Wednesday, October 17, 2012

The Anxiety of Choice and the iPod Shuffle

In every choice, there is a sense of loss, due to the blocking of the path not taken. This loss contributes to a sense of anxiety around the choice, making it difficult to make future choices. This is exacerbated in a culture in which we are faced with endless choices. With the ubiquity of the Internet, the increased availability of music, and the increased accessibility of these choices, be it through technology or shopping malls or any other convenience, people are faced with more choices than they can manage. Within the capitalist system, where options are proclaimed as a virtue of that system, choice is utterly hegemonic which directly contributes to a systemic anxiety. There is no better example of this than the mp3 player, in which one's vast music library is made available at any time and in any place. In this paper, I am going to show that the iPod is both a contributor to the anxiety of choice as well as the relief thanks to the Shuffle option which shifts the labour of choosing from the subject to the device.

Lacan said that anxiety is not about the lack of the object, but about the lack of the lack. The logic of capitalism introduces the idea that no matter what the subject consumes, it is never the object, and "thus we endlessly go on searching for the thing we hope will bring satisfaction" (Salecl 63). However, the choice we make must be the correct one, and "everything in life has become a matter of decisions that need to be made carefully in order to come close to the ideal of happiness and self-fulfillment" (Salecl 22) until, of course, that choice is made and then another one must be made. If there are too many choices, there exists the feeling that there is no objective authority, and nobody is in charge. If one has a terabyte of music to listen to, how will one know which is best, and how will one determine in which order to listen to all this? As aforementioned, anxiety about choice comes from an anxiety about loss and any decision one makes is defined by the possibility of the opposite being blocked off. Thus, when deciding to listen to this album or song, there is guilt that one could be listening to another, better selection.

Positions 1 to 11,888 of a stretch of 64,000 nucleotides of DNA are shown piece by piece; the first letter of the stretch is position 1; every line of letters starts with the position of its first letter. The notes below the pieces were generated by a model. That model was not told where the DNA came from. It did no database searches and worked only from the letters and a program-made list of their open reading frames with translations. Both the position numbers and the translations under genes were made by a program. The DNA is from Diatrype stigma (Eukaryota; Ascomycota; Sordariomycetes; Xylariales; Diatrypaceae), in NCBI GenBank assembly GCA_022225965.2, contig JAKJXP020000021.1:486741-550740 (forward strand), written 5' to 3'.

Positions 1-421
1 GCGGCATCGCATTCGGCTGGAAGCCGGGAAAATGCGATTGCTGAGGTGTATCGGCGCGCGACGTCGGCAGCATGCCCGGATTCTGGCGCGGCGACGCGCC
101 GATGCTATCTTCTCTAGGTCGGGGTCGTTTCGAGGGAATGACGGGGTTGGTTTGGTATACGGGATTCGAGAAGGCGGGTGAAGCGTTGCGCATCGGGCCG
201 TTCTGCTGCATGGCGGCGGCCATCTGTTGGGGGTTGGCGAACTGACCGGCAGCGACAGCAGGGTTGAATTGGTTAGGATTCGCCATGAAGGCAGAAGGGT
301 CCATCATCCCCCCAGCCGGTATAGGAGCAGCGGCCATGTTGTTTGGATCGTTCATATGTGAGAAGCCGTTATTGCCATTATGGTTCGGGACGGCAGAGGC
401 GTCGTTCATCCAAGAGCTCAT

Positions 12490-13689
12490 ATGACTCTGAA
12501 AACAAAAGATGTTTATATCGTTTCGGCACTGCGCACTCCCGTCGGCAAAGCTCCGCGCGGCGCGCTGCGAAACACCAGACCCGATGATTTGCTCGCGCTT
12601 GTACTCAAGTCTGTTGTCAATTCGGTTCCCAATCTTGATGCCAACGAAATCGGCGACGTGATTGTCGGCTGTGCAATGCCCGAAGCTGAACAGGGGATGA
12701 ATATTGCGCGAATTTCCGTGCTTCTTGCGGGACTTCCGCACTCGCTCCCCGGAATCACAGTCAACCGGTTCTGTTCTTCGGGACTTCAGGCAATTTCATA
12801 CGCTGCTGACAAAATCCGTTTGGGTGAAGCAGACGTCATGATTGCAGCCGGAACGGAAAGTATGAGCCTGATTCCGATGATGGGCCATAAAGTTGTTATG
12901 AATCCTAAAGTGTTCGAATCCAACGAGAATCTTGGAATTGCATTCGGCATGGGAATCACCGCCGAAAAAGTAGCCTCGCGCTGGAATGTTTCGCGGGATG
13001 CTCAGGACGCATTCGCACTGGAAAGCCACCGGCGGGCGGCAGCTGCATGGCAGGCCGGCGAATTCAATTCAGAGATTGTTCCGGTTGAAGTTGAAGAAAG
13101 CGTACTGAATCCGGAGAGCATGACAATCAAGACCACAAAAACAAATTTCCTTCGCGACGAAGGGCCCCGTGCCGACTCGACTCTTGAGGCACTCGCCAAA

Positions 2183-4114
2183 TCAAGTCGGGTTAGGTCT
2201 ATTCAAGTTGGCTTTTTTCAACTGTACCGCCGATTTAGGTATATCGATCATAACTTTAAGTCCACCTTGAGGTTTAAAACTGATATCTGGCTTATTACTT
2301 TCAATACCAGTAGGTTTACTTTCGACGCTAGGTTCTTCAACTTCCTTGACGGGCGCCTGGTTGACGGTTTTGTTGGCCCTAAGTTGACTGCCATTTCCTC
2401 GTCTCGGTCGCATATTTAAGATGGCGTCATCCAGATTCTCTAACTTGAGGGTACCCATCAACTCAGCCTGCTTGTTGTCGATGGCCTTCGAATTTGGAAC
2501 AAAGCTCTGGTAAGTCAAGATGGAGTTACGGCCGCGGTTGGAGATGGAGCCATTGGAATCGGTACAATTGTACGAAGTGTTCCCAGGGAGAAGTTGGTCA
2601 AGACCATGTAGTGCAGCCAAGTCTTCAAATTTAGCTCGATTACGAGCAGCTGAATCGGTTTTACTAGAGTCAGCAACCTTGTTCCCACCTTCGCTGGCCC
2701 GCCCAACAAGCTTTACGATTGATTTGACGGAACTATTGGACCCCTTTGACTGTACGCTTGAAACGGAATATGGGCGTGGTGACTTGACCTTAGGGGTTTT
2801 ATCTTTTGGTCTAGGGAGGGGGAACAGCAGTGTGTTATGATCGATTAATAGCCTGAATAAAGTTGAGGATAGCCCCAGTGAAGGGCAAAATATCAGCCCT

This leads to what has been called "iPod ADD" (Urban Dictionary): having so many songs on your iPod or MP3 player you can't decide on one. When the subject gets what they wished for, be it one million songs, the subject also feels that this is not what they wanted and they begin to search for something else entirely. However, listening to snippets of songs is not the same as listening to whole songs. As Simon Reynolds writes in Retromania, "[s]kipping and skimming... offered the 'illusion of action and decision' but [is] really an insidious form of paralysis" (Reynolds 73). How then to resolve the anxiety caused by too many choices?

Capitalism offers the solution to this anxiety that is caused by capitalism. The most pertinent is the popularity of the iPod shuffle, which takes the labour of making decisions out of the listeners hands and puts it into random selection based on arcane algorithms. The iPod shuffle offers the solution to the very anxiety that capitalism creates while still fulfilling the logic of consumption. Now, the subject can consume without having to make any choices, while still having the illusion of freedom of choice - which is not a freedom.